Defending the Lives of Convicts

Defending the Lives of Convicts

On occasion, I find myself in the awkward position of defending a person, an institution or an action that I personally find profoundly distasteful. I suspect I’m not alone.

Any of us who understand the nature of democratic government and the nature of individual rights at some point discovers that defending a right means going against the preferences of the majority . . . even against our own preferences. It’s what is necessary if our society as a whole and its people individually are truly to be free.

So I must applaud the Florida Senate Criminal Justice Committee for undertaking a serious, independent investigation of alleged abuses in our state’s prisons.

I know some folks who view those sent to prison as deserving of whatever they experience there. I know people who think less of the value of a convicted felon’s life than they do of a stray dog’s. For these individuals, breaking the social covenant in a manner serious enough to get prison time (as opposed to jail time) leads naturally and appropriately to the loss of any claim to have rights.

But that’s wrong, on multiple levels.

First, one doesn’t have to be an ax murderer to end up in prison. In Florida, one can be sentenced to up to 5 years in prison for possessing 21 grams (less than one ounce) of marijuana. That’s possession. It’s not peddling the stuff to your neighbors, let alone your neighbors’ kids. And 21 grams probably amounts to a 2 to 3 month supply for one individual. Not exactly grounds for capital punishment.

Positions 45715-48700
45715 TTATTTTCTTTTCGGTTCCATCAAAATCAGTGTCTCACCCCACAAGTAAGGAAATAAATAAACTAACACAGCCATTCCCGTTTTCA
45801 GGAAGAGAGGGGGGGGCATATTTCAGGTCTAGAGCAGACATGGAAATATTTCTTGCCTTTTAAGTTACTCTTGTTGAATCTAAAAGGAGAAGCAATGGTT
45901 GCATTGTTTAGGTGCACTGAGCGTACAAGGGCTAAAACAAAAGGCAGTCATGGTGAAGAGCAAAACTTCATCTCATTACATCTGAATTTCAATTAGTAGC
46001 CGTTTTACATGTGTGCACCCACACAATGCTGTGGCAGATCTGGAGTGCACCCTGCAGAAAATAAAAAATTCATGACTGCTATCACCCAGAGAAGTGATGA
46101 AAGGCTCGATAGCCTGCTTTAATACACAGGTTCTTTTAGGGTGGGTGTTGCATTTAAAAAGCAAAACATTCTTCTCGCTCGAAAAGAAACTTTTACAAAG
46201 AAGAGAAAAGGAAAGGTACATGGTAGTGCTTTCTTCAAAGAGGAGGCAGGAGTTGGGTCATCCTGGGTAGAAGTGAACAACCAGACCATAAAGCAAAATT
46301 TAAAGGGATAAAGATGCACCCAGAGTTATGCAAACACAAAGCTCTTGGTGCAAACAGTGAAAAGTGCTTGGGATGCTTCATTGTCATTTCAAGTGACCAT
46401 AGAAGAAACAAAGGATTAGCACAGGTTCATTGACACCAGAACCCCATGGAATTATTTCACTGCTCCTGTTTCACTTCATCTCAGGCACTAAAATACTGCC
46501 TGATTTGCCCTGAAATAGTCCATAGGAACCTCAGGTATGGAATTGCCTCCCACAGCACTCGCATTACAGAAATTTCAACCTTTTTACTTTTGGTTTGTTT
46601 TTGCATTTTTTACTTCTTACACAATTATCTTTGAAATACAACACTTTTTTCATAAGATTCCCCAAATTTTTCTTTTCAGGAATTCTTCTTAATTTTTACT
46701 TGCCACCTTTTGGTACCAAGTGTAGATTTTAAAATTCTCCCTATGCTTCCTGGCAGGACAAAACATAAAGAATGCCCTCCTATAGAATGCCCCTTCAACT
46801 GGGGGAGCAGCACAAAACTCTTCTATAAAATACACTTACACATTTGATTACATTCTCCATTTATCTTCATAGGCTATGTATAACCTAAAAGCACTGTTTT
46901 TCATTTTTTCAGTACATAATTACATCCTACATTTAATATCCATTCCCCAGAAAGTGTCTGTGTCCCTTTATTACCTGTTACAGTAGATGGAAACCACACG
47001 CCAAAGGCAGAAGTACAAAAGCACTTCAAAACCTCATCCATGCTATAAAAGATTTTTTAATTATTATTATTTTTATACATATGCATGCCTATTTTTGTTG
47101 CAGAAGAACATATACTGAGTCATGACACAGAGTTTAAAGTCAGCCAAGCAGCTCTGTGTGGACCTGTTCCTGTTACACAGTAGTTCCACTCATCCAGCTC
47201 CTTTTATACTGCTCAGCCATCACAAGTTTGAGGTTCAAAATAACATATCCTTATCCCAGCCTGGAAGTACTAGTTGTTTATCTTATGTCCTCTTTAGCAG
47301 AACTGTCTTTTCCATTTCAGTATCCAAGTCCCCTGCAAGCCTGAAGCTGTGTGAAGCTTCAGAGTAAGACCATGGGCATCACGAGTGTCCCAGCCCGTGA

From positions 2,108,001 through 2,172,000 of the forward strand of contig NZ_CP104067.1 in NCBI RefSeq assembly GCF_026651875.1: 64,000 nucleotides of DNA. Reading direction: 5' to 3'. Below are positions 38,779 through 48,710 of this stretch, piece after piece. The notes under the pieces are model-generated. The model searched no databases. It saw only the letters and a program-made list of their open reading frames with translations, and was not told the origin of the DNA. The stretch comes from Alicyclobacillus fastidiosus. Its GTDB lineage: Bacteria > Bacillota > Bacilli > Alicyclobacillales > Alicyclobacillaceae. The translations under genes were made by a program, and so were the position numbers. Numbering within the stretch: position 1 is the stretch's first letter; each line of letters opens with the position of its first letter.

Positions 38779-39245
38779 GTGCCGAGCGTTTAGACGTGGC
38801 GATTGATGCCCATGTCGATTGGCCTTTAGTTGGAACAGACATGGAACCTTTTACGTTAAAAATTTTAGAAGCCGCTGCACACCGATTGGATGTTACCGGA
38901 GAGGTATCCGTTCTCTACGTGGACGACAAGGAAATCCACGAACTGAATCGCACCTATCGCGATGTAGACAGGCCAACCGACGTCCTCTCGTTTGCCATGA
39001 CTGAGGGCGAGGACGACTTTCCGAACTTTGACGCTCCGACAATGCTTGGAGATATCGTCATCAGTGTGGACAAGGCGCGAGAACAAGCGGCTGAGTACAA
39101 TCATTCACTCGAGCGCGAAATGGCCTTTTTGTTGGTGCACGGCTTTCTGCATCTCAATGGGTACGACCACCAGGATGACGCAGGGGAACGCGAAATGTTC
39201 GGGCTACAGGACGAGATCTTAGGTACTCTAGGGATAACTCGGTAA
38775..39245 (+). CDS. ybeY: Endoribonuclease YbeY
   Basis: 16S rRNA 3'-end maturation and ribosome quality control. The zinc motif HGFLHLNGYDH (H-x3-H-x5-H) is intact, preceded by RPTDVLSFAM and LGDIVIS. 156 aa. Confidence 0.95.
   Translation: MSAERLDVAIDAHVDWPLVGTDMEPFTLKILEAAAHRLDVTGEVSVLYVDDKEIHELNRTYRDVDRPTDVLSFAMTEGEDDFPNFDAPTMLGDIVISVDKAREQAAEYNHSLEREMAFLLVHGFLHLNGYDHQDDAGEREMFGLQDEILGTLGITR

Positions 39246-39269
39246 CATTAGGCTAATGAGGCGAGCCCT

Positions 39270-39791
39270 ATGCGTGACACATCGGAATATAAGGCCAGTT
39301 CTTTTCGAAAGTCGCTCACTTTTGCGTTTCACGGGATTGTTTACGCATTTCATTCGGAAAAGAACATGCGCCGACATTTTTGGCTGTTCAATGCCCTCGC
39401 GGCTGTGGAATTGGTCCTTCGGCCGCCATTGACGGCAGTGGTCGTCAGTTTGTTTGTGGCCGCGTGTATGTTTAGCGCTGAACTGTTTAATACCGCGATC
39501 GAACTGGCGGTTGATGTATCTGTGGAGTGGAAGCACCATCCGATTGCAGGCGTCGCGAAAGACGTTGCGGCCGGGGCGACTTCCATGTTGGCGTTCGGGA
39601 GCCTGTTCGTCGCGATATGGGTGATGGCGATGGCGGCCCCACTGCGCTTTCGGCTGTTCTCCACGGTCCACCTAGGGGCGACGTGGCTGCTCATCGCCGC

More fundamentally, we as a society have agreed, for a long time, that if and when the state is going to take the life of a human being in cold blood, as we do on Death Row, it only will be for the most horrific of crimes. Furthermore, the death sentence cannot actually be imposed without the participation of multiple individuals representing not only the judiciary and the criminal justice system but the political system as well (through the warrants signed by the governor). It’s too serious a decision, and too permanent, to treat any other way.

Yet for reasons that remain unclear (hence the investigation), more inmates died in Florida’s prisons in 2014 than in any other year in the history of the state. The increase, year-over-year, was roughly 13 percent (the prison population, from all I can see, did not increase at a comparable rate). This de facto administration of the death sentence on individuals sentenced to prison, but not to execution, ought to get our attention. It has gotten the attention of the senators on the Criminal Justice Committee.

Not because we think the world of the men and women behind bars. Just because every human being has certain fundamental rights. These men and women may have lost their liberty for a time, and some or all of their property, because of their choices, but they do not deserve to be at risk of losing their life.